House Dems try to force minimum wage vote

House Democrats are signing a discharge petition to force an up-or-down vote on Rep. George Miller’s bill to raise the federal minimum wage to $10.10 per hour.

George Miller“Large, bipartisan majorities have repeatedly voted to raise the minimum wage when it has come to the floor in the past, and Republican and Democratic presidents alike have signed it into law,” Miller, D-Martinez, said in a news release Wednesday. “The American people are clamoring for this pay raise, and it’s well past time for congressional Republicans to hear their voices and bring H.R. 1010 up for a vote. When this comes to the floor, it will pass. We just need a vote.”

The bill would raise the minimum wage from $7.25 to $10.10 per hour over three years, and then index it to inflation thereafter. It also would gradually increase the tipped minimum wage to 70 percent of the minimum wage; it’s now at about 29 percent.

The Congressional Budget Office reported this month that raising the minimum wage to $10.10 could lift about 900,000 U.S. workers out of poverty, but also could cost about 500,000 jobs.

House Speaker John Boehner, R-Ohio, has refused to bring the bill – which has 194 cosponsors, all Democrats – up for a hearing, mark-up or floor vote. Rep. Tim Bishop, D-N.Y., filed the discharge petition Wednesday; forcing consideration of the bill will require 218 signatures, so some Republicans would have to cross the aisle.

“The discharge petition I filed today is an unfortunate necessity in order to ensure action will be taken by this Congress to improve the lives of tens of millions of Americans,” Bishop said in a news release. “This is an issue that has wide support among the American public but so far has not been acted on in Washington. It is time for that to change and it is time to raise the wage.”

Josh Richman

Josh Richman covers state and national politics for the Bay Area News Group. A New York City native, he earned a bachelor’s degree in journalism from the University of Missouri and reported for the Express-Times of Easton, Pa. for five years before coming to the Oakland Tribune and ANG Newspapers in 1997. He is a frequent guest on KQED Channel 9’s “This Week in Northern California;” a proud father; an Eagle Scout; a somewhat skilled player of low-stakes poker; a rather good cook; a firm believer in the use of semicolons; and an unabashed political junkie who will never, EVER seek elected office.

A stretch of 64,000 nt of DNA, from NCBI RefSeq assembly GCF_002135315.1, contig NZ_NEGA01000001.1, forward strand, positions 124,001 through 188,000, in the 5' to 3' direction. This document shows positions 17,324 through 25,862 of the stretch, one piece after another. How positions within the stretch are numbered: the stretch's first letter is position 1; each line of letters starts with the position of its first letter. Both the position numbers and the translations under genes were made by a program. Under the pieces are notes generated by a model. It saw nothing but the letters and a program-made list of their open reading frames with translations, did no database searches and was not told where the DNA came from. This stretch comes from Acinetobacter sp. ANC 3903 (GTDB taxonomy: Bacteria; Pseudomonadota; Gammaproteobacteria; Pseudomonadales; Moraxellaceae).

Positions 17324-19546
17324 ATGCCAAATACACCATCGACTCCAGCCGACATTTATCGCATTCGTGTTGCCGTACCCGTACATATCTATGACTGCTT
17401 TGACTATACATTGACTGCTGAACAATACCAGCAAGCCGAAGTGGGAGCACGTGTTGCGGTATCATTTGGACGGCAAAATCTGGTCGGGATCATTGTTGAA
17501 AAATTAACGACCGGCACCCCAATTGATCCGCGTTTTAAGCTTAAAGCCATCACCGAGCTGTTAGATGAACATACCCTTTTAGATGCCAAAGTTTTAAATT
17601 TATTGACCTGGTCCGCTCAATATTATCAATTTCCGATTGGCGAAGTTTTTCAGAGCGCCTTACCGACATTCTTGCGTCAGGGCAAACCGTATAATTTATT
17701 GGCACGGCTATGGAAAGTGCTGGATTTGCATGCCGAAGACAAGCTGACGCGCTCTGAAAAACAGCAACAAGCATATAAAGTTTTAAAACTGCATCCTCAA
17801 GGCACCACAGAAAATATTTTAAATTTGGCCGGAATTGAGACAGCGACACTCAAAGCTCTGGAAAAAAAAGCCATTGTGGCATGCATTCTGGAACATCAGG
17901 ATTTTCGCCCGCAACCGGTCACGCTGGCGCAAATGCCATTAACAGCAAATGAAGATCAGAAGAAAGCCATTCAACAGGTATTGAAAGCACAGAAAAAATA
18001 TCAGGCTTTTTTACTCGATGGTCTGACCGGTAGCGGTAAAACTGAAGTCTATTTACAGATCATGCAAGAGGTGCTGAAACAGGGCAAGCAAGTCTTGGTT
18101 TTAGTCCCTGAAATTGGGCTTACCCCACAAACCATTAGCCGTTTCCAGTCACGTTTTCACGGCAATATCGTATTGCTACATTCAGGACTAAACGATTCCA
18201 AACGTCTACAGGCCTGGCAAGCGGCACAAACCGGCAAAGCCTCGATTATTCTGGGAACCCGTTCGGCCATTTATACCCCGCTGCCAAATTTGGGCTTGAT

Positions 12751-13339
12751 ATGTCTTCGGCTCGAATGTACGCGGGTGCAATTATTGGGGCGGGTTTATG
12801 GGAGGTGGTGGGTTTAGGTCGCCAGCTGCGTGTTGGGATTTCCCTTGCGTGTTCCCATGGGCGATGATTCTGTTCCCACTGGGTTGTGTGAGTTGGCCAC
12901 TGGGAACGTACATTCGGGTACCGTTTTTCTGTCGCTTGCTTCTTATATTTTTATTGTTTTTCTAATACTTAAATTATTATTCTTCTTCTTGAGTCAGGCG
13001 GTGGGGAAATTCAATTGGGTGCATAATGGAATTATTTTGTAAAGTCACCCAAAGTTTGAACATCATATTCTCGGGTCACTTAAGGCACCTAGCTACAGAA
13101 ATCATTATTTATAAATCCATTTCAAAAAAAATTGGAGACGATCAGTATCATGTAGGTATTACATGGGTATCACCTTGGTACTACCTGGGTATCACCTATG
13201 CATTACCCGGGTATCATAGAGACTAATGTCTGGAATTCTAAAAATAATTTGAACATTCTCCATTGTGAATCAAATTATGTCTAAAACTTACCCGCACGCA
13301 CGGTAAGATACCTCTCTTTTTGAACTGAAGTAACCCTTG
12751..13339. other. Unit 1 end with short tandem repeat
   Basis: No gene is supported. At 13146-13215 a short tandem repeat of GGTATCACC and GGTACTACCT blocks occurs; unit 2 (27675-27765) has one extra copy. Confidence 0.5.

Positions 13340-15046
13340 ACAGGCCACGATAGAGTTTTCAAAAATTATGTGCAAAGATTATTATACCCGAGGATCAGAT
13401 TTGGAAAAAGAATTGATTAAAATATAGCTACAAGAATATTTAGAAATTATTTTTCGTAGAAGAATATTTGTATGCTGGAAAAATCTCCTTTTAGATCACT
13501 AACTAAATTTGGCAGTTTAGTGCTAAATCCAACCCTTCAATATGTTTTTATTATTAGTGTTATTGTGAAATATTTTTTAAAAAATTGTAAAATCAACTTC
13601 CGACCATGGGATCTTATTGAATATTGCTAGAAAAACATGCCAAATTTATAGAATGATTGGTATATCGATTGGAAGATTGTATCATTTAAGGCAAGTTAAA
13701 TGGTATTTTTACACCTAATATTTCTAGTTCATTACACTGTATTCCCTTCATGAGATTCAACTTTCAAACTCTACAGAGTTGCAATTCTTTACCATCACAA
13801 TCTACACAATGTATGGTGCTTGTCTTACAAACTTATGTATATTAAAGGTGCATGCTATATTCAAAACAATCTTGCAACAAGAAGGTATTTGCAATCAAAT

• Elwood

    “The American people are clamoring for this pay raise”


    Would George Miller please just go away?

  • JohnW

    I don’t know why people can’t be happy with the same minimum wage I had in 1966 — $1.25. Oh wait. That was $6.05 in constant 1996 dollars. The current $7.25 is $4.87 in constant 1996 dollars. Heck, that’s only a drop of 20%.

  • RRSenileColumnist

    Social Equality never made anybody happier. As the old Anglican hymn put it: The rich man in his castle, the poor man at his gate/The Good Lord He created them and ordered their estate.

  • Elwood
  • JohnW

    I’m not sure I would put maintaining the purchasing power of the minimum wage in the category of “social equality.”

  • JohnW